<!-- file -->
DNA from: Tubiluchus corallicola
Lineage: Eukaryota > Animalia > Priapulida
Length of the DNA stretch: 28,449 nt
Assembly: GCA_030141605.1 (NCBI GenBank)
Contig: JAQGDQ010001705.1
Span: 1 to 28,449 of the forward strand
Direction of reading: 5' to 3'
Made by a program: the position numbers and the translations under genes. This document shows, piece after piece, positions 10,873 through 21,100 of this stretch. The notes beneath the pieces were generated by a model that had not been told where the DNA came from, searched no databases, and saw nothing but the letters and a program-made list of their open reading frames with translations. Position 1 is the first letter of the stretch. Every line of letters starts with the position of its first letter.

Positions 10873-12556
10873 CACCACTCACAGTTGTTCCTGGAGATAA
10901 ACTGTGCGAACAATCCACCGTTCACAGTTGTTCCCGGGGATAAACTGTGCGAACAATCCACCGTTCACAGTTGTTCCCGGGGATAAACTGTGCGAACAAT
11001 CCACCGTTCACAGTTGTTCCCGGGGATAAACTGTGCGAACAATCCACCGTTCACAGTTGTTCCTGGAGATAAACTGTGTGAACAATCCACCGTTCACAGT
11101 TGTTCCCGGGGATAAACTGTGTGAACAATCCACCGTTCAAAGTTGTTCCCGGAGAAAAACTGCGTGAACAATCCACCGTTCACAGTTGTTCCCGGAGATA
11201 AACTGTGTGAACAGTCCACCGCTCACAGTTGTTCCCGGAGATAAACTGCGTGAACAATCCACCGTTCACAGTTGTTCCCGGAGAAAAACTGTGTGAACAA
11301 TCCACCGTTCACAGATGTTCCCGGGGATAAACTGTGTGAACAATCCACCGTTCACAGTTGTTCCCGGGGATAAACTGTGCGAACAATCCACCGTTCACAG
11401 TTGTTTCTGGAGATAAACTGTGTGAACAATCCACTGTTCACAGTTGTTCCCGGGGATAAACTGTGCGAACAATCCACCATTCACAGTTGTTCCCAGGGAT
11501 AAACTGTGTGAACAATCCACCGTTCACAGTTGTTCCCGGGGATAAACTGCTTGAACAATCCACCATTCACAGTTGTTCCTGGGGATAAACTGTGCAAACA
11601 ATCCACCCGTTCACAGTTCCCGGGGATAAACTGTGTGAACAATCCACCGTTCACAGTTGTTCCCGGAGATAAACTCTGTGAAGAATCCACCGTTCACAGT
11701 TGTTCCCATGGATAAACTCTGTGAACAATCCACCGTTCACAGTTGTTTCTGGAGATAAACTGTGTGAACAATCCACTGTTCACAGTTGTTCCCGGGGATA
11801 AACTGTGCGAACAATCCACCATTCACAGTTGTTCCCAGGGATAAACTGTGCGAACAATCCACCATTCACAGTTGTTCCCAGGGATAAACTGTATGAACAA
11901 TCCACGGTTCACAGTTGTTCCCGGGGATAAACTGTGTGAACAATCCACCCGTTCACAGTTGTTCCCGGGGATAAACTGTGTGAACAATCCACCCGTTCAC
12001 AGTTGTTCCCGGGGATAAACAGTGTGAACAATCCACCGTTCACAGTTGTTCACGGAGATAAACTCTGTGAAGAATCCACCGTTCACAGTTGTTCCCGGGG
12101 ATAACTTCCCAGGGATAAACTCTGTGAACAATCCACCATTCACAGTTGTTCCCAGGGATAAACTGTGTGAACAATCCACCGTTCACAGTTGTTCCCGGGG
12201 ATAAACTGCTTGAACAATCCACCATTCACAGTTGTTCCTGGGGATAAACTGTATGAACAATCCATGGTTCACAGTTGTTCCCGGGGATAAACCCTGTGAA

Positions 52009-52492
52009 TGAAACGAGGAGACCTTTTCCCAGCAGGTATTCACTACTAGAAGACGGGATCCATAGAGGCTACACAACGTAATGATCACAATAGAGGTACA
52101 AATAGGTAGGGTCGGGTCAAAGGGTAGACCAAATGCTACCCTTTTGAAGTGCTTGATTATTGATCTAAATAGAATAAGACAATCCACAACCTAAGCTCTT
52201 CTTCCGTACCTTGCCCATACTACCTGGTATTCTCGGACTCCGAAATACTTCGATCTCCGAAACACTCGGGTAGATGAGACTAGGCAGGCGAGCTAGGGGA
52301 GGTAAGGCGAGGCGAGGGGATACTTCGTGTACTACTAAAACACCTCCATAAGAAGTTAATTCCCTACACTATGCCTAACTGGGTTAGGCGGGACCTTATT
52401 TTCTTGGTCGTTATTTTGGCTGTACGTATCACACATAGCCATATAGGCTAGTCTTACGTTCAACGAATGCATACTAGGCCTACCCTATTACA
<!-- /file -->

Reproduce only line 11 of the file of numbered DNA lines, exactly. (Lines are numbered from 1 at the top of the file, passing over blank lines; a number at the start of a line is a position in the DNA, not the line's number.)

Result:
10901 ACTGTGCGAACAATCCACCGTTCACAGTTGTTCCCGGGGATAAACTGTGCGAACAATCCACCGTTCACAGTTGTTCCCGGGGATAAACTGTGCGAACAAT